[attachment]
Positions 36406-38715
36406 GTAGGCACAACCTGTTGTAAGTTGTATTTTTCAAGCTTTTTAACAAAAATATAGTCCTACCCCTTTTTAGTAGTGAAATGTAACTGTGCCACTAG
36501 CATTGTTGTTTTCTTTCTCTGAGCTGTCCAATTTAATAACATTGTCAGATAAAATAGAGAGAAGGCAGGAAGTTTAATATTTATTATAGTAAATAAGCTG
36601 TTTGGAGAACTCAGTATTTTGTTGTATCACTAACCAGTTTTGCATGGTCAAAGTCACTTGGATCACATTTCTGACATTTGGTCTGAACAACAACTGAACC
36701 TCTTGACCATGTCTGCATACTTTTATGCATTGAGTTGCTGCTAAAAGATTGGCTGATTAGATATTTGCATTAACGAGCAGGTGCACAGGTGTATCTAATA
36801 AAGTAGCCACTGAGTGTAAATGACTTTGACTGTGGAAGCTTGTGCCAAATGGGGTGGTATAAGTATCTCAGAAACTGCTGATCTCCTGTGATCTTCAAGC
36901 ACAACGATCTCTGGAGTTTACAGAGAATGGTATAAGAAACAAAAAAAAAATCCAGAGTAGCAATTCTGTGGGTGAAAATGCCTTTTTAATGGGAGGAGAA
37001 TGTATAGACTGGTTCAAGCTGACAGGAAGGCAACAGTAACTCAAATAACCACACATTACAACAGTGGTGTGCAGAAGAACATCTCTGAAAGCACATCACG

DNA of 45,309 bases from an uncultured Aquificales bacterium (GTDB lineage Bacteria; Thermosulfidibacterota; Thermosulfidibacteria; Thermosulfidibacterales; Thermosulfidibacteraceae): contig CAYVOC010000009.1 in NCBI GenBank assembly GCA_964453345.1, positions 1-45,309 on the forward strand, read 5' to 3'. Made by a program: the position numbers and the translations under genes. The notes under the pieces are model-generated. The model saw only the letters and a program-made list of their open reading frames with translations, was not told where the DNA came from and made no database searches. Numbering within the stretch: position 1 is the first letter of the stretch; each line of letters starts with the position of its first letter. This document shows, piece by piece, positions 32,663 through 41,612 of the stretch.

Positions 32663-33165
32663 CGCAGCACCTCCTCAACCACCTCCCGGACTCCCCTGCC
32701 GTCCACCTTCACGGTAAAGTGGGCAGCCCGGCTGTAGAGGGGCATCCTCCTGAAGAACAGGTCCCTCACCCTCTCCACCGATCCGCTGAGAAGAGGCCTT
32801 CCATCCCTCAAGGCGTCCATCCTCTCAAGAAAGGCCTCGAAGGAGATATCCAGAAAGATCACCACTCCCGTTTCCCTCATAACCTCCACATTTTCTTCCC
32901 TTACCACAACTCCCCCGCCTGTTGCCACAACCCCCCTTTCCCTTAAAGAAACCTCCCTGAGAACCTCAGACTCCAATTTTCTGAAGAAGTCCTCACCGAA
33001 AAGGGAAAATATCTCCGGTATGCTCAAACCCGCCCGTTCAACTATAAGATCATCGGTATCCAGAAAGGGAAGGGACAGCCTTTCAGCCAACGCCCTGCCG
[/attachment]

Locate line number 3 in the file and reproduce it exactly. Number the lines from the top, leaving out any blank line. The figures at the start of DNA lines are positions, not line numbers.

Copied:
36501 CATTGTTGTTTTCTTTCTCTGAGCTGTCCAATTTAATAACATTGTCAGATAAAATAGAGAGAAGGCAGGAAGTTTAATATTTATTATAGTAAATAAGCTG